CHARLOTTE, N.C. -- People who count on pay-by-the-week motels as a place to call home are in for a shock.
In some cases, motels that normally charge $35 to $40, are raising their rates by hundreds of dollars a night during the Democratic National Convention.
Trish Hobson at the Charlotte Men's Shelter said, "I do think there will be an affect on the homeless population."
Hobson said the shelter is now providing beds to some 570 men on an average night. She says the shelter is prepared to provide space if more is needed.
"I think the big question mark is we are just not really sure how many people in the homeless community are actually going to be displaced," Hobson said.
The shelter only provides help for men.
"Several of our families call motels home just out of a lack of an affordable place to live," said Annabelle Suddreth, the executive director of A Child's Place, a non-profit organization devoted to helping homeless children.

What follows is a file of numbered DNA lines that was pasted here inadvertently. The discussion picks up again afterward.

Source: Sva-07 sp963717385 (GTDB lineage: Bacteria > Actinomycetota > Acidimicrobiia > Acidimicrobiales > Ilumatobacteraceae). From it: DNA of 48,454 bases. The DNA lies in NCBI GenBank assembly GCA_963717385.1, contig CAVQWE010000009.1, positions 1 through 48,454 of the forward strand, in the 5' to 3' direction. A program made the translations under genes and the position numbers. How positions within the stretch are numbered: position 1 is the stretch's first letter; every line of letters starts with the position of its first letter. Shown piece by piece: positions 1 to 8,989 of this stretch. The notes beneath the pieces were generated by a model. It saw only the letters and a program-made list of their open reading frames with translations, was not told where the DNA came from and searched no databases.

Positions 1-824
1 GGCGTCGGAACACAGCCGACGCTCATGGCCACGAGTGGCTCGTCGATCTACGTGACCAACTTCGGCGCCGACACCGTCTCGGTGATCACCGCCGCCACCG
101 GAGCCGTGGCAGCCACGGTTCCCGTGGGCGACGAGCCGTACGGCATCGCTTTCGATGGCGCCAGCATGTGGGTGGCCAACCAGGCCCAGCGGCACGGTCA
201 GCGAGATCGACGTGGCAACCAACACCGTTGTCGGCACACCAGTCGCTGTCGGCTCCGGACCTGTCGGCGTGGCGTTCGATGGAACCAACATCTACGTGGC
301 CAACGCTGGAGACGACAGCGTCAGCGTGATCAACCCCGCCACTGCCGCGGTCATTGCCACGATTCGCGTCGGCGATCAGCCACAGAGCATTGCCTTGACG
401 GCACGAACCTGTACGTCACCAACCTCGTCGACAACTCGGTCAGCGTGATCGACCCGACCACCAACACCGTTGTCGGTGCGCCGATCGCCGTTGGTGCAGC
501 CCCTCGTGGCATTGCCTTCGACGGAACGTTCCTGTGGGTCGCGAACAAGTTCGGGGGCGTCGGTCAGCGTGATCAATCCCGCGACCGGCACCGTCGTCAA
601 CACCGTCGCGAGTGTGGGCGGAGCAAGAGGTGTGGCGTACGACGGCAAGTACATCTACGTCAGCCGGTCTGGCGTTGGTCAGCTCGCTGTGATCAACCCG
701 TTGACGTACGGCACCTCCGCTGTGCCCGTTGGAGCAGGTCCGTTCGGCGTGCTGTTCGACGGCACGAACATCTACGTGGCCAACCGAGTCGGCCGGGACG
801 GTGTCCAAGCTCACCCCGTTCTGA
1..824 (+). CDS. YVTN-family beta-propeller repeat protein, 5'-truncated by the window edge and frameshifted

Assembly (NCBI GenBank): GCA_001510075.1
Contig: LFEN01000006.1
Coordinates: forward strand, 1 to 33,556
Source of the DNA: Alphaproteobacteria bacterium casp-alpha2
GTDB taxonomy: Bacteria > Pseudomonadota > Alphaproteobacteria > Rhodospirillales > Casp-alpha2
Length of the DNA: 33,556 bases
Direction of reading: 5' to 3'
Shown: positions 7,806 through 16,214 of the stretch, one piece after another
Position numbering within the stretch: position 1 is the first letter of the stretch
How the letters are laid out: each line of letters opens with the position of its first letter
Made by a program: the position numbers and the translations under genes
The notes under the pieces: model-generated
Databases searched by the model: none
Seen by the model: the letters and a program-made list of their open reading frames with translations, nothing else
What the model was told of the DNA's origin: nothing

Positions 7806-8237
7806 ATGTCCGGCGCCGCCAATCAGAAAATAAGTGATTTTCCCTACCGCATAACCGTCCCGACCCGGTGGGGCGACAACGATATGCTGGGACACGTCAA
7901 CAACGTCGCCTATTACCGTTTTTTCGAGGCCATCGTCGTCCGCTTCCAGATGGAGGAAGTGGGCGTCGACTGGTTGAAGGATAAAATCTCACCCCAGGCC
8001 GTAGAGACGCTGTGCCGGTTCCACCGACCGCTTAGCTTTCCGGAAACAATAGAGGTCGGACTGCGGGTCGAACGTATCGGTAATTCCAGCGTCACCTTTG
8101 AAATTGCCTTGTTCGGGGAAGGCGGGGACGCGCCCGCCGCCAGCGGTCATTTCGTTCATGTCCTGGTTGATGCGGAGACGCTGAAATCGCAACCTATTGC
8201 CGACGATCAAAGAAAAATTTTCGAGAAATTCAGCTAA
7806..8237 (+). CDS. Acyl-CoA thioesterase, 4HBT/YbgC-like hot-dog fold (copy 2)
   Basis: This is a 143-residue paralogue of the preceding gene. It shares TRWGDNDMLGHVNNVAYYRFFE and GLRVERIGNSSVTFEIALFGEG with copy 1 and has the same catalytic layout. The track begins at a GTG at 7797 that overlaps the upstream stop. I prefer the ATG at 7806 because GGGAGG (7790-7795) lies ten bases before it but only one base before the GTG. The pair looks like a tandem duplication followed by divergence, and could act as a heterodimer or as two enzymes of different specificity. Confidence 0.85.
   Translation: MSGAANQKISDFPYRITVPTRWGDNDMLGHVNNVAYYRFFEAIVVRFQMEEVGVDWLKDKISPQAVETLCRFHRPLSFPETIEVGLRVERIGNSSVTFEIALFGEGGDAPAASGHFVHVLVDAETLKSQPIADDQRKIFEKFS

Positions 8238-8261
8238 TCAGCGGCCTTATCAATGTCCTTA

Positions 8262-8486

Suddreth is trying to convince motels to agree to deals that would allow otherwise homeless children and their parents to hold on to the places where they are now staying so the kids can also stay in school.
"We want those children to be in the same place so the transportation is set up and they are in school and learning as they should be," said Suddreth.
If that effort fails, dozens of area churches who are part of the Urban Ministry Center's “Room at the Inn” program are being asked to provide bed space.
St, John's Baptist Church on Hawthorne Lane is expected to be open to the homeless on the Fridays before and after the convention.
Some 20 other churches are being asked to provide similar help on other days for families that need space to live.
Suddreth said, "we just need for our families to be safe and stable, not only during this great, extraordinary event that is happening in Charlotte but through the whole school year."